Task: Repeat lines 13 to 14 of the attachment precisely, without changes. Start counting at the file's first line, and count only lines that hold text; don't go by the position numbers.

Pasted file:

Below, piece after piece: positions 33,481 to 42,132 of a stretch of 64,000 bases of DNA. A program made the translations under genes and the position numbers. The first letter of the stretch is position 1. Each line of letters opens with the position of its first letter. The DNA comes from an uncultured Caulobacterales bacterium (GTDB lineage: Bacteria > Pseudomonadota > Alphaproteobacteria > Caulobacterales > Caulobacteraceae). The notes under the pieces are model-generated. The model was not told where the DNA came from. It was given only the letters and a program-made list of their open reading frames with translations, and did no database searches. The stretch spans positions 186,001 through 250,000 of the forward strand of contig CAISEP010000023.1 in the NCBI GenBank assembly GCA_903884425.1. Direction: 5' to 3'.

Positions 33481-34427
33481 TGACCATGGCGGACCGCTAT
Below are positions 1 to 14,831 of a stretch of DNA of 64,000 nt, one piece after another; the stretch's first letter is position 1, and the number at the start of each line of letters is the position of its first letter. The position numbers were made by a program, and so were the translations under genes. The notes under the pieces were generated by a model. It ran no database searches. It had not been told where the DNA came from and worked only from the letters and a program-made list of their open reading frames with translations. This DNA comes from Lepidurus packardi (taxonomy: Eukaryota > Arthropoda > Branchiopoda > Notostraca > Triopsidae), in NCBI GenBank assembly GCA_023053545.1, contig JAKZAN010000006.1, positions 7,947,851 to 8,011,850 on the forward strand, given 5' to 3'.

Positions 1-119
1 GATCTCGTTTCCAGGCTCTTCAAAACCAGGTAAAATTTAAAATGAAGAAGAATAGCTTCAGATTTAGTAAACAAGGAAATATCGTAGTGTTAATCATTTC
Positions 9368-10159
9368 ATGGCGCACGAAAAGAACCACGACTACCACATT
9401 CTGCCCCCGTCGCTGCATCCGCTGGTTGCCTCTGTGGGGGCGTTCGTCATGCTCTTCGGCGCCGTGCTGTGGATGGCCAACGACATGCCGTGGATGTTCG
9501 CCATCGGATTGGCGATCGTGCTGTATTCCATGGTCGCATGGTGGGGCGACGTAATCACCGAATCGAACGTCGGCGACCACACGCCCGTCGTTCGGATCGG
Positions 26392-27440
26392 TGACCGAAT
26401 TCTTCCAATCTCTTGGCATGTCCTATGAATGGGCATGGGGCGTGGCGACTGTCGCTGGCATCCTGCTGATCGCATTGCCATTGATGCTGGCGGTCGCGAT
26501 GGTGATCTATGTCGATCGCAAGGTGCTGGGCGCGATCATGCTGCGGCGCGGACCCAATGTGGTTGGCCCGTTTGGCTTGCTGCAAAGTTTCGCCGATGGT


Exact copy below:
26401 TCTTCCAATCTCTTGGCATGTCCTATGAATGGGCATGGGGCGTGGCGACTGTCGCTGGCATCCTGCTGATCGCATTGCCATTGATGCTGGCGGTCGCGAT
26501 GGTGATCTATGTCGATCGCAAGGTGCTGGGCGCGATCATGCTGCGGCGCGGACCCAATGTGGTTGGCCCGTTTGGCTTGCTGCAAAGTTTCGCCGATGGT